Birdman Flies Through the Oscars

Alejandro G. Inarritu took home an Oscar for his Best Picture, Birdman.



Birdman director Alejandro G. Inarritu.

Helen Burdier, Entertainment

After a long award race that had pit stops at the Golden Globes and the Screen Actors Guild, the race reached its finale in this year’s Academy Awards. The event was hosted by Neil Patrick Harris, whose jokes fell flat, got gasps, but mostly got laughs. As an ode to his character Barney Stinson from How I Met Your Mother, the night was legen- wait for it – dary.

Harris began his opening monologue by poking fun at ceremony’s lack of diversity with, “tonight we honor Hollywood’s best and whitest.” The joke is based off of Selma director, Ava DuVernay, who this year became the first African American woman nominated in the director category at the Golden Globes, was overlooked by the academy in favor of a nomination pool comprised of white men. Her star, David Oyelowo, who transformed into Reverend Martin Luther King Jr. in the film, was also overlooked. Overall, this was the whitest Oscars since 1998 with no actors or actresses of color nominated.

The remainder of the opening monologue switched to what Harris is best at: musical numbers. In the number, Harris celebrated “moving pictures” in front of a backdrop of clips from famous movies, such as Star Wars, before being joined by Into the Woods star Anna Kendrick and Jack Black.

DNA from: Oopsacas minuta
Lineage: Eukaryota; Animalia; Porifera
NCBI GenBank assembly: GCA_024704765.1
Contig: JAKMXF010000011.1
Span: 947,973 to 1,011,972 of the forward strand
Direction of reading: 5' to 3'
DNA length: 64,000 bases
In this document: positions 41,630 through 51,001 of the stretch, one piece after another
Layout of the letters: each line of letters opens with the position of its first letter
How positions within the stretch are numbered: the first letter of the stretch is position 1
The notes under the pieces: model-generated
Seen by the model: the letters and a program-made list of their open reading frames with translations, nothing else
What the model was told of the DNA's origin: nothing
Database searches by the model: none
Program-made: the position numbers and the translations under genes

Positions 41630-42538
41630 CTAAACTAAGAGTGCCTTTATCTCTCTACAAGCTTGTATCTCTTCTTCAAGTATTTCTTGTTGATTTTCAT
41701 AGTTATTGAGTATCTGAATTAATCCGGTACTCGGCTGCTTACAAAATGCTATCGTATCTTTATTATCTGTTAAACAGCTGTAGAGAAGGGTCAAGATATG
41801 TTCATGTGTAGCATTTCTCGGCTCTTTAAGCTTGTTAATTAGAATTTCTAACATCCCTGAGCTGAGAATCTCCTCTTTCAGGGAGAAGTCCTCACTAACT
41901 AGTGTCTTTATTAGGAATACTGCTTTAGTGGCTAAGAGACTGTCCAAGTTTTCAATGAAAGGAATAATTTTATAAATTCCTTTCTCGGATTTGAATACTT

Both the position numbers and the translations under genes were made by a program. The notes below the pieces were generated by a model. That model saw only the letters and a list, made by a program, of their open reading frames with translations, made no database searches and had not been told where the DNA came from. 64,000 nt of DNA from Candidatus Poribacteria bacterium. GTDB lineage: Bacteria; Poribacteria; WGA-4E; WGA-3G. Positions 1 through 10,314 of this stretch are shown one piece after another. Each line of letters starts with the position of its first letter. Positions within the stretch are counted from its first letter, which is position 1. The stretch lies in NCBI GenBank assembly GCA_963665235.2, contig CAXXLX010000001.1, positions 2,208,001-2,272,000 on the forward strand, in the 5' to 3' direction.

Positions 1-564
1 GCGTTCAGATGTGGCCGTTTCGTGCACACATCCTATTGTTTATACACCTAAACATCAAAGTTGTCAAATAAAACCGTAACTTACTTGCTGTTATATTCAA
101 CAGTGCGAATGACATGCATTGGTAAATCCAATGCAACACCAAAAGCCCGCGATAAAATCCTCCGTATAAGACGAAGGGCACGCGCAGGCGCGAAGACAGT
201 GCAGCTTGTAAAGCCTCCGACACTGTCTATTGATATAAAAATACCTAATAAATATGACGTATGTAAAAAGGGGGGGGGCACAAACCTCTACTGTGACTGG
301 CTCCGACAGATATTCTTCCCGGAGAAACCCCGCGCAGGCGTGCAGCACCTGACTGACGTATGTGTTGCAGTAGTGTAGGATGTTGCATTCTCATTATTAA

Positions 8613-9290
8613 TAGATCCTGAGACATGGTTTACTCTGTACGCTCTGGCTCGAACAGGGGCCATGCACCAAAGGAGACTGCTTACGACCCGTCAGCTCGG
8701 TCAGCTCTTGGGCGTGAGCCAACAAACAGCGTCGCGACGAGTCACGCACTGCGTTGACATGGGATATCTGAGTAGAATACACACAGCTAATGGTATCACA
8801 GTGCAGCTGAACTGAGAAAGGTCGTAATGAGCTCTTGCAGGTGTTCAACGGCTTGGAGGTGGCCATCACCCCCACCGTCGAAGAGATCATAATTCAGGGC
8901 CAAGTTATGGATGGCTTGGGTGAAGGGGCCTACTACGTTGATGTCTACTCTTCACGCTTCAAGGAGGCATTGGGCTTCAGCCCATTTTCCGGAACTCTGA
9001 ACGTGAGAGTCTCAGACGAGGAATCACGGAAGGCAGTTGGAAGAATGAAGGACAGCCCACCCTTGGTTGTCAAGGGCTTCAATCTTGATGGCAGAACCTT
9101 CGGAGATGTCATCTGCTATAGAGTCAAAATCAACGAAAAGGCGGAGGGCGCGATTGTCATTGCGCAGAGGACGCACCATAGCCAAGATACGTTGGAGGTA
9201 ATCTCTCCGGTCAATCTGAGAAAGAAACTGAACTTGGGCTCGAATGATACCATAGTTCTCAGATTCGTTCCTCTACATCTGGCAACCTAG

The nominations were lead by Birdman and The Grand Budapest Hotel with nine each. In the end, Birdman took home the meatier awards: Best Original Screenplay, Best Picture, and Best Director. Budapest, however, took home the artsier technical awards: Original Score, Production Design, Makeup and Hairstyling, and Costume Design.

Despite Birdman and Budapest having the most nominations, they were beat in other categories by the other nominated films. Best Adapted Screenplay was won by The Imitation Game’s  Graham Moore, whose speech called for teens to “stay weird. stay different.”

In the acting categories, Eddie Redmayne trumped Michael Keaton and won Best Actor for his portrayal of Stephen Hawking in The Theory of Everything. The female equivalent of his award was taken by Julianne Moore for her role as a college professor suffering from onset Alzheimer’s in Still Alice.

The winners of Supporting Actor and Actress both came at no surprise, since J.K. Simmons and Patricia Arquette have scooped up the same award at the Globes and SAG’s. Arquette used her win as a platform to draw attention to the issue of women’s rights by dedicating the award to “every woman who gave birth to every taxpayer and citizen of this nation…it’s our time to have wage equality once and for all and equal rights for women in the United States of America.”

The musical entertainment of the night was provided by Adam Levine and Maroon 5’s “Lost Stars” from Begin Again, Rita Ora’s “Grateful” from Beyond the Lights, along with John Legend and Common’s Best Original Song winning “Glory” from Selma. Lady Gaga performed a Sound of music tribute with a medley of the musical’s songs, from the titular “The Sound of Music” to “ My Favorite Things” and “Climb Ev’ry Mountain.”

The strangest performance came from duo Tegan and Sara and The Lonely Island for The Lego Movie’s theme song “Everything is Awesome.” Although the movie was snubbed for Best Animated Film, which went to Big Hero 6, the performance livened up the night and featured cameos from Will Arnett as Batman and Questlove on the drums. 

The event marks the end of award season, and although the night was long and at times tedious, it was a suitable end to an award race that kept film lovers on their toes.